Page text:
As the old saying goes, “You need to walk a mile in someone’s shoes to get to know them” and that is exactly what I and other 55 midnight walkers put into practice over the past weekend.
The occasion was a 93 Kilometres walk through the Makgadikgadi Pans cut into two trips. The first lap of the trip, 46.5 kilometres, was led by the Y-Care pace-setter Khumo Mogotsi. It started at Mosu Village which is located at the south end edge of the Makgadikgadi Pans into the Kubu Island. The second round was a return trip from the Island which is famous for its beauty, rich history and many baobab trees back to the outskirts of the dusty Mosu village where we had camped.
As expected the walk was both emotionally and physically demanding as explained by the walk-sweeper, Sheila Camm at the beginning of the walk some thirty minutes after 5pm. However, the excitement of walking in the pans, illuminated by the natural light of the moon made things easier. The outcome of enduring pain for the sake of the less privileged was motivation enough to sweat our way to Kubu Island and back to the outskirts of Mosu. The walk also meant being offline the entire time as the network reception in the Pans is not so good. This meant no Facebook, WatsApp, Twitter or any sort of social media that we usually pass time with.
For us new comers, our alternative social media, which turned out to be the best was the seasoned walkers amongst them motivational speaker Lets Sithole, radio personalities – Paphani Masalila, Loretta Mekgwe, as well as photojournalist Pako Lesejane. The all time walkers put up everything they could to ensure that we had fun whilst enduring the pain of walking part of the distance in muddy pans. At the camping site, even the new comers such as Letsweletse Tshukudu, and international walkers like Khotatso made sure that every now and then a joke was shared to lighten up the team members spirits.
By Sunday when we got back to Mosu, most of my short text messages (SMSes) centred around one question – “How was the walk?” In a bid to share the entire experience, my response was that a midnight walk in the pans felt like a walk on the moon, or on another planet. It symbolized the eternal life cycle of night and day ÔÇô a thin line between life and death, one could say. The walk deprived us of a cousin of death called sleep but gave us an opportunity to reflect on the hardships that humanity faces and to a larger extend how we could help make things easier for the less privileged.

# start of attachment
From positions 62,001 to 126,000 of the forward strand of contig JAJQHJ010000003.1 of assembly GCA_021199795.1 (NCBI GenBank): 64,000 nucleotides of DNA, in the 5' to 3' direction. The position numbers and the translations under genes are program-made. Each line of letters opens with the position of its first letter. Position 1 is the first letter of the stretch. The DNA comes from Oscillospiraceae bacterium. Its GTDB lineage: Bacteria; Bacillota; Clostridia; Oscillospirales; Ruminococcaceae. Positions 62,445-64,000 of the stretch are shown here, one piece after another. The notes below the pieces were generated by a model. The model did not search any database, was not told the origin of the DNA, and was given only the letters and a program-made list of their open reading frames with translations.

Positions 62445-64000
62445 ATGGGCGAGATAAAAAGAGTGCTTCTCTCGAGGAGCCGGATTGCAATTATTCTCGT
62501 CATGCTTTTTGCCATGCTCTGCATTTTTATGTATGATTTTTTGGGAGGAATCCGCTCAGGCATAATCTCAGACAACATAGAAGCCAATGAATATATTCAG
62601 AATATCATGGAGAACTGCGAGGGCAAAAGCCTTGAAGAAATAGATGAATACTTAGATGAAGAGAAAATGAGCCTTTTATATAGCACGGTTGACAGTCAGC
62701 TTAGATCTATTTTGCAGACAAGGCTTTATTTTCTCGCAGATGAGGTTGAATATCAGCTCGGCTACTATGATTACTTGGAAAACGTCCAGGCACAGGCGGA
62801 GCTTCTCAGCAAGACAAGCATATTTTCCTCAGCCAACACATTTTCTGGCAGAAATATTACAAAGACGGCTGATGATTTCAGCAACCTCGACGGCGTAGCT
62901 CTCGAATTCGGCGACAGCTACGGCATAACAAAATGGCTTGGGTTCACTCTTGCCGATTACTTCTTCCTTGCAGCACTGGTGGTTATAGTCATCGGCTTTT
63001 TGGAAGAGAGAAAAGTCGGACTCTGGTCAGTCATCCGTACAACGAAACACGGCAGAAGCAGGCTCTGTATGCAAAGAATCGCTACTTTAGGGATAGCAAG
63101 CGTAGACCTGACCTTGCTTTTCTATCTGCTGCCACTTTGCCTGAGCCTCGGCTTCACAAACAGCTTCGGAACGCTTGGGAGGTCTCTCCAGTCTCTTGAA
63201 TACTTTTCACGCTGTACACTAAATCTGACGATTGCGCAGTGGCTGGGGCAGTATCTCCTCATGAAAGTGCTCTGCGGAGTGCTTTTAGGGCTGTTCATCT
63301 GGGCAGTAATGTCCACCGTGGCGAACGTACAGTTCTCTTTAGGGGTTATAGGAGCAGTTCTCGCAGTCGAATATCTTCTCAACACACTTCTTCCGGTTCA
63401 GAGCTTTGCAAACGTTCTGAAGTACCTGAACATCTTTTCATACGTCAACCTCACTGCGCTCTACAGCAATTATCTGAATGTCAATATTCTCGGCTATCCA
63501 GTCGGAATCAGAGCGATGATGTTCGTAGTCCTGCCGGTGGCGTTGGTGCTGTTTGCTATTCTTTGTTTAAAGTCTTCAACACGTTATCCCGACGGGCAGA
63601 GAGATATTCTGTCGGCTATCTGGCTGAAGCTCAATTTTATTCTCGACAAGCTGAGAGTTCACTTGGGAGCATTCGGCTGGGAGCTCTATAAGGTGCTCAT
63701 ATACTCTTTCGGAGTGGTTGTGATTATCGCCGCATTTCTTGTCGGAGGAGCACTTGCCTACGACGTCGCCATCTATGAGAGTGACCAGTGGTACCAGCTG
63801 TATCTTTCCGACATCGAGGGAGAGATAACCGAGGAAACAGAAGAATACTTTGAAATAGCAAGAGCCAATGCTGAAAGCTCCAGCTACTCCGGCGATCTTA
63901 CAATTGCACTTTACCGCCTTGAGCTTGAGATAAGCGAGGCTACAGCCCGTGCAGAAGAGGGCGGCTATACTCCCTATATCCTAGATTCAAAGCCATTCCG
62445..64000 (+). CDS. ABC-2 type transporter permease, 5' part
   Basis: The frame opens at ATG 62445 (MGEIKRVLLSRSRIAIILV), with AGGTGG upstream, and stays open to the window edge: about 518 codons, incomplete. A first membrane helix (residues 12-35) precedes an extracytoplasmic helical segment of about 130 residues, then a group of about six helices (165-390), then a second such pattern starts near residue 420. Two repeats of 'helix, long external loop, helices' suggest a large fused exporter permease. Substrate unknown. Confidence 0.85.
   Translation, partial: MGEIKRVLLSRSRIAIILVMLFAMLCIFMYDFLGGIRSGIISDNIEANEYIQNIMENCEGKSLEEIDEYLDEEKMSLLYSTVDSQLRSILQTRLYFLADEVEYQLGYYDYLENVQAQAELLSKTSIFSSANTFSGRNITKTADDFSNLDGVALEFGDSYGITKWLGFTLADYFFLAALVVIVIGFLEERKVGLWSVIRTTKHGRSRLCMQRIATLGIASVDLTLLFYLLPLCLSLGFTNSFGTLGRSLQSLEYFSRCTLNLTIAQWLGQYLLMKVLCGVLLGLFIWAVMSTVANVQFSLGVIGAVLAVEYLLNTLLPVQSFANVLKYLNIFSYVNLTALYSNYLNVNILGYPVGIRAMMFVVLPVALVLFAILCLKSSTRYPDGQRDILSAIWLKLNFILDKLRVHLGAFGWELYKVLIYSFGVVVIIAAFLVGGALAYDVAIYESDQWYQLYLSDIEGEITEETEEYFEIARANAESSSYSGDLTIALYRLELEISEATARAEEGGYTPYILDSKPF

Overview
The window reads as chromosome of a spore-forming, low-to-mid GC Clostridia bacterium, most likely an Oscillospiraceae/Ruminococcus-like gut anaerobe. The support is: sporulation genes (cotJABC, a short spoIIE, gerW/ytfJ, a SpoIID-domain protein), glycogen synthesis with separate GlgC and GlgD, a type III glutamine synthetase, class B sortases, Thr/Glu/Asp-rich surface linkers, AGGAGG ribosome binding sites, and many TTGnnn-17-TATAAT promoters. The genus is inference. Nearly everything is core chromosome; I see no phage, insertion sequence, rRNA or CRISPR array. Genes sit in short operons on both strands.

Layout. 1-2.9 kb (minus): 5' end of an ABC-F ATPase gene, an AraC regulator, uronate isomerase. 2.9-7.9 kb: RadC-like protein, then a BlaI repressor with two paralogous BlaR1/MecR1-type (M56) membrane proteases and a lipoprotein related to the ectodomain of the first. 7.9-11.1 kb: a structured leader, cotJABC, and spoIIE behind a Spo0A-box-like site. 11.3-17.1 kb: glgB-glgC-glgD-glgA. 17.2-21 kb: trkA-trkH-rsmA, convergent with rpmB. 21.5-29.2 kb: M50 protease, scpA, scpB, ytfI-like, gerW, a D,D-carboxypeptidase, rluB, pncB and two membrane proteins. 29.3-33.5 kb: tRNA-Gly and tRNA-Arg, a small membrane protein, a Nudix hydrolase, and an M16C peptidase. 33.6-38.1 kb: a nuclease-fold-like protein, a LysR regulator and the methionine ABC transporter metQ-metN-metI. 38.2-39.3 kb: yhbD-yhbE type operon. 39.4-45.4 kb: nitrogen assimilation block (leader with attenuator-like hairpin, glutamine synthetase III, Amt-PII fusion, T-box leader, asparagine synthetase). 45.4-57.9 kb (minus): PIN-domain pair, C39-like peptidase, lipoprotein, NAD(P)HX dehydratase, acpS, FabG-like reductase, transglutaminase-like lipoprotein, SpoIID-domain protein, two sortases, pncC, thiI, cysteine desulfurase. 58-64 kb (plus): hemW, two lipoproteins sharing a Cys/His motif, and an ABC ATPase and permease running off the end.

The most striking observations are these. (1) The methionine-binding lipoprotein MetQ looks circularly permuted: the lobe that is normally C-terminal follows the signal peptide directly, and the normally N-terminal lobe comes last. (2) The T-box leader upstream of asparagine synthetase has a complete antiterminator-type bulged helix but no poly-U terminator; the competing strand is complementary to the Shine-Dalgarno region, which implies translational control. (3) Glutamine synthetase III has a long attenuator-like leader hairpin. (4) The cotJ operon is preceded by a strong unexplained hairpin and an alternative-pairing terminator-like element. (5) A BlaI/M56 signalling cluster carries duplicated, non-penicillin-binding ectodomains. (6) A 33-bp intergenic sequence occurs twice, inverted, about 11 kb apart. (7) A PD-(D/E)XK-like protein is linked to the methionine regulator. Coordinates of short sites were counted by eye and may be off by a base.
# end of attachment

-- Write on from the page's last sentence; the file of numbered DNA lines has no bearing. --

The lighting up of the moon, three hours after we left the outskirt Mosu village helped to speed up our hallucinations and to a certain extend cravings. I remember one of the walkers said he was missing a “warm greeting” from his neighbour. Just a “wave and dumelang” was what he wanted to see and hear after walking 30 kilometres into the Pans. (We had our midnight lunch at that same point).
With a dedicated and hard working support team, which ensured that upon arrival we got as comfortable as we could through foot massages and pitching up our tents well in advance, the walk felt like a walk in the path, though it wasn’t. Medics, led by a gentle and passionate man identified as Monty, from the Boitekanelo Emergency Medical Services were always on standby for medical assistance to the walkers.
At the end of day two, the Trust chairman Modise Koofhethile appreciated the walkers including corporate sponsors such as Debswana Mining Company, BITC, Kamoso Consultancy, Medswana, Fine Brands, and Boitekanelo Emergency Medical Services. Media companies amongst them Sunday Standard, The Botswana Guardian, Business Weekly, RB1 as well as Gabz Fm were also recognised for adding value to the charitable course.
A walk in pursuit of service to humanity
The Y-Care charity trust fund, started from an inspiring dream by the then chairperson Dr Nomsa Mbere to walk across the Makgadikgadi Pans to raise funds for charity. Open to individual and corporate teams, the walk has been running since 2003 and has so far distributed over P5 million to various organisations.
The incumbent country coordinator of the Trust, Sarona Moabi, explains that, “We raise funds through charity walks to support community projects across the country which entails addressing different societal needs include those of the youth, orphans, vulnerable children as well as development of the arts and sports”.
This year’s edition, which was the 15th since inception, attracted atleast 55 walkers and sponsors from Botswana, Spain, Ghana, South Africa and Zimbabwe.